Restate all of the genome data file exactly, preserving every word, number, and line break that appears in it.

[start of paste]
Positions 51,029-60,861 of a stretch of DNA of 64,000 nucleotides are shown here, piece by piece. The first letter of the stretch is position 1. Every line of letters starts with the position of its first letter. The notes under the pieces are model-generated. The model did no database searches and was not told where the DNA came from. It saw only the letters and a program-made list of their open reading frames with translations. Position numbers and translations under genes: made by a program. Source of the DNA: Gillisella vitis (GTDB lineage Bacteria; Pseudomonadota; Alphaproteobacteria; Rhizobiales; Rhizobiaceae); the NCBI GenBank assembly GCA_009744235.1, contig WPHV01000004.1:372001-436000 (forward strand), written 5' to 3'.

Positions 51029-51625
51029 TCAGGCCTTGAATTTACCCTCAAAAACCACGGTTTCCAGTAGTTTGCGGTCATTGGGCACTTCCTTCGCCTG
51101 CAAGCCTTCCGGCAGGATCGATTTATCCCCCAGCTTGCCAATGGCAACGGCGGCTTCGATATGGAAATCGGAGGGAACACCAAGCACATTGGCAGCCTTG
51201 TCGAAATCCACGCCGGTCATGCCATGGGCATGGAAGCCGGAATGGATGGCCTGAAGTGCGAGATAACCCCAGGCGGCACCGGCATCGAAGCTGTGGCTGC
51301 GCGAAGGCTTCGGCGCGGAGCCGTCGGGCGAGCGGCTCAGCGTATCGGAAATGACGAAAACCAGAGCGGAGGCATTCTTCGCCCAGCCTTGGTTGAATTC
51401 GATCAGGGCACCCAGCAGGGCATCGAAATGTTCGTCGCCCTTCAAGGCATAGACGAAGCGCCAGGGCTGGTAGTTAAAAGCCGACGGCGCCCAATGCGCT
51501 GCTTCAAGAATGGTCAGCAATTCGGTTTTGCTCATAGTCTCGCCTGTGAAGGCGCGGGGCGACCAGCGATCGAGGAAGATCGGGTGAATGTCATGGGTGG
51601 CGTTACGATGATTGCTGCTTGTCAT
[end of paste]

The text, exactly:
Positions 51,029-60,861 of a stretch of DNA of 64,000 nucleotides are shown here, piece by piece. The first letter of the stretch is position 1. Every line of letters starts with the position of its first letter. The notes under the pieces are model-generated. The model did no database searches and was not told where the DNA came from. It saw only the letters and a program-made list of their open reading frames with translations. Position numbers and translations under genes: made by a program. Source of the DNA: Gillisella vitis (GTDB lineage Bacteria; Pseudomonadota; Alphaproteobacteria; Rhizobiales; Rhizobiaceae); the NCBI GenBank assembly GCA_009744235.1, contig WPHV01000004.1:372001-436000 (forward strand), written 5' to 3'.

Positions 51029-51625
51029 TCAGGCCTTGAATTTACCCTCAAAAACCACGGTTTCCAGTAGTTTGCGGTCATTGGGCACTTCCTTCGCCTG
51101 CAAGCCTTCCGGCAGGATCGATTTATCCCCCAGCTTGCCAATGGCAACGGCGGCTTCGATATGGAAATCGGAGGGAACACCAAGCACATTGGCAGCCTTG
51201 TCGAAATCCACGCCGGTCATGCCATGGGCATGGAAGCCGGAATGGATGGCCTGAAGTGCGAGATAACCCCAGGCGGCACCGGCATCGAAGCTGTGGCTGC
51301 GCGAAGGCTTCGGCGCGGAGCCGTCGGGCGAGCGGCTCAGCGTATCGGAAATGACGAAAACCAGAGCGGAGGCATTCTTCGCCCAGCCTTGGTTGAATTC
51401 GATCAGGGCACCCAGCAGGGCATCGAAATGTTCGTCGCCCTTCAAGGCATAGACGAAGCGCCAGGGCTGGTAGTTAAAAGCCGACGGCGCCCAATGCGCT
51501 GCTTCAAGAATGGTCAGCAATTCGGTTTTGCTCATAGTCTCGCCTGTGAAGGCGCGGGGCGACCAGCGATCGAGGAAGATCGGGTGAATGTCATGGGTGG
51601 CGTTACGATGATTGCTGCTTGTCAT